Tunisia is one of the region’s more progressive countries, and while you won’t see all women completely cloaked female travellers should definitely respect the local culture and cover up a bit.

The entire time I was there I didn’t see a single bare shoulder or short skirt, so it’s definitely best practice to dress a bit more conservatively with longer pants or skirts and shirts with a high neckline that covers the upper arms.

A woman walking through the medina in Kairouan
A woman walking through the medina in Kairouan

There are a couple of exceptions: swimsuits are A-OK especially at touristy resorts, and if you visit a hammam you’d better bet they’ll make you strip all the way down.

My girlfriends and I learned this shortly after having our bathing suit tops tugged off during a steam room experience that left nothing to the imagination, and were then ordered to get completely naked during the massage portion–yes, no privacy towels allowed!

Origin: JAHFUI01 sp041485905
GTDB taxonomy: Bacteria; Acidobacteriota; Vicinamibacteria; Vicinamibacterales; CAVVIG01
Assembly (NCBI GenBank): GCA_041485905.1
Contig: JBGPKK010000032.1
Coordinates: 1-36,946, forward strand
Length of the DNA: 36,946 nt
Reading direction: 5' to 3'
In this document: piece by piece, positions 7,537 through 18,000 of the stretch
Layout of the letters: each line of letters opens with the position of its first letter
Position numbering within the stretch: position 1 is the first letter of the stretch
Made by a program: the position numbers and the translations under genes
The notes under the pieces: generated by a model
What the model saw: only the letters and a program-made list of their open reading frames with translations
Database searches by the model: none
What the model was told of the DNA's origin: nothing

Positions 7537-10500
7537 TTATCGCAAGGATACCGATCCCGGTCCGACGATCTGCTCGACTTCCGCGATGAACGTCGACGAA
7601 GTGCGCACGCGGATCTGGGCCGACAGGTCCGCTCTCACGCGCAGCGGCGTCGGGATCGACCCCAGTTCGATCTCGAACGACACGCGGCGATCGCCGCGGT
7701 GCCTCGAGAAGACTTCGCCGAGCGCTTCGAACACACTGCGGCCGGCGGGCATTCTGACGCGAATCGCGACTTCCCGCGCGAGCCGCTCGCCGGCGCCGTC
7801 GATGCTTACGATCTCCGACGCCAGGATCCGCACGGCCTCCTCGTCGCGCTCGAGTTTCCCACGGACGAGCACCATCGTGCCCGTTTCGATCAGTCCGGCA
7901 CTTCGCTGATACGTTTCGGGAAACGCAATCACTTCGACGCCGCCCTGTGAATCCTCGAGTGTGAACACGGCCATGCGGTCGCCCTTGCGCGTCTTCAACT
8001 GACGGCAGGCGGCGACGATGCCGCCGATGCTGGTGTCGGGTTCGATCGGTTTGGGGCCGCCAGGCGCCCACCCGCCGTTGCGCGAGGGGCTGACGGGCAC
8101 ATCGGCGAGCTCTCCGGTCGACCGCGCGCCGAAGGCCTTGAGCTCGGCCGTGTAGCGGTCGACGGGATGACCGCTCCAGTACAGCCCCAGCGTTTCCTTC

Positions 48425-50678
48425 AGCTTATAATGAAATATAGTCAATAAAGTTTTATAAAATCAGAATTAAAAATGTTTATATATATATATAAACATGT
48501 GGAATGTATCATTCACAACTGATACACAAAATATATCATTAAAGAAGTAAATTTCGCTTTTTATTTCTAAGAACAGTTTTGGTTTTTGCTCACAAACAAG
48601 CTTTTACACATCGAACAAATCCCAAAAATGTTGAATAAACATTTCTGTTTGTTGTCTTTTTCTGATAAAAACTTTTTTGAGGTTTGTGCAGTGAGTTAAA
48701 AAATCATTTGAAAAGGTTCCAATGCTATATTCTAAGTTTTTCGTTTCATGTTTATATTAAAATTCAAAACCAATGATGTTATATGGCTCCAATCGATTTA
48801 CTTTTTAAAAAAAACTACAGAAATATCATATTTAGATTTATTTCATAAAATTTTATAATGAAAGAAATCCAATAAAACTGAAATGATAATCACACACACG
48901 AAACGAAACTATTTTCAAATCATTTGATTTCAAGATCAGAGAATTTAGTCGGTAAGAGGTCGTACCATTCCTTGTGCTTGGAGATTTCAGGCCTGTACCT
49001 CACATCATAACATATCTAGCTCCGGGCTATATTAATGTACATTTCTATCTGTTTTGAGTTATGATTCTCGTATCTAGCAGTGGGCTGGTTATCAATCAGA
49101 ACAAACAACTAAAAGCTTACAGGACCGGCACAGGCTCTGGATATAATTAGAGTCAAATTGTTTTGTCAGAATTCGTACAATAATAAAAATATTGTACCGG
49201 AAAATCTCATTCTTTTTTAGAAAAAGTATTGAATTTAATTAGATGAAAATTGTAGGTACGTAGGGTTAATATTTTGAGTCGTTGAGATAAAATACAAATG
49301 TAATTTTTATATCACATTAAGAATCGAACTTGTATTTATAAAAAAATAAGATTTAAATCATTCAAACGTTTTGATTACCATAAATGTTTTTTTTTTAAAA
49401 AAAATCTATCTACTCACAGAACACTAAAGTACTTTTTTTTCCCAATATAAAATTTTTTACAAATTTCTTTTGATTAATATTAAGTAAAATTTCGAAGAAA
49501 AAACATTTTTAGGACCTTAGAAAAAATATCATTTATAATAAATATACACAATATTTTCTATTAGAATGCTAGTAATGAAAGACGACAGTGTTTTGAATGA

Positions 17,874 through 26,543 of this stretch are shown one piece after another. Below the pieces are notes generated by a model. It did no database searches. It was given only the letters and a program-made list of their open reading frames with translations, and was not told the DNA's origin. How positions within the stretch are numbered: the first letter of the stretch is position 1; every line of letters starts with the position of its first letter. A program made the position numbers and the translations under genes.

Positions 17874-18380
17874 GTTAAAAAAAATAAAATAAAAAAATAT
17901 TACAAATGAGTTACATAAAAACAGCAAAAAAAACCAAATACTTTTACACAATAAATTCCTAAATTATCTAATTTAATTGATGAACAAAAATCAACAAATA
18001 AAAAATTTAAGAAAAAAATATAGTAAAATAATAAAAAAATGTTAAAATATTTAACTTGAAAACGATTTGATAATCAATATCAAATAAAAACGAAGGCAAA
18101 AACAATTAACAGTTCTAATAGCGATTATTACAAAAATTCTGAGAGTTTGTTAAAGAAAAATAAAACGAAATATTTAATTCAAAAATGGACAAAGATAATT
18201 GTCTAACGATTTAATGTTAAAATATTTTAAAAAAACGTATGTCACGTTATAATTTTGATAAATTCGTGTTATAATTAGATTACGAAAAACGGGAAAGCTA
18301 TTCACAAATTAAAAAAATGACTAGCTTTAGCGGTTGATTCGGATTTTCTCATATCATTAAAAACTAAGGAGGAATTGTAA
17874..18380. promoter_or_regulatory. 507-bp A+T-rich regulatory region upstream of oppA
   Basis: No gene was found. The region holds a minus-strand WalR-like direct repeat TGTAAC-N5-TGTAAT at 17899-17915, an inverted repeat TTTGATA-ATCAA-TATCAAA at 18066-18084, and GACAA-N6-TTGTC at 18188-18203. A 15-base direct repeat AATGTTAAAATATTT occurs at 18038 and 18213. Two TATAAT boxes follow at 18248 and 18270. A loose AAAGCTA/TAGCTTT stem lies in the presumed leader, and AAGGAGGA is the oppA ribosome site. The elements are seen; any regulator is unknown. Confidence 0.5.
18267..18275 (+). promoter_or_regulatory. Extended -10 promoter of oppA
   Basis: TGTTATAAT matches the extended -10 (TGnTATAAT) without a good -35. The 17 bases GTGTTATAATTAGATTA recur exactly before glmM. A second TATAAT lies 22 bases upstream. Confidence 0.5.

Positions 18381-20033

If you’re visiting sacred landmarks like the Great Mosque of Kairouan, men are required to wear long pants and women should do the same while covering their head with a scarf.

No worries if you don’t have those items handy, as robes and scarves can be borrowed at the front entrance.

The Grand Mosque of Kairouan, Tunisia
The Grand Mosque of Kairouan

How to pronounce ‘Tunisia’

What’s the correct way to pronounce the country’s name? Well, depends who you ask.

Tunisians actually say ‘Tunis’ (too-nis)—just like the capital– though I also heard many locals refer to it as ‘two-niece-ee-ah’ which is more common among native English speakers. Too-knee-zha also works too. Frankly no one seemed to care how it was said, so you do you, boo.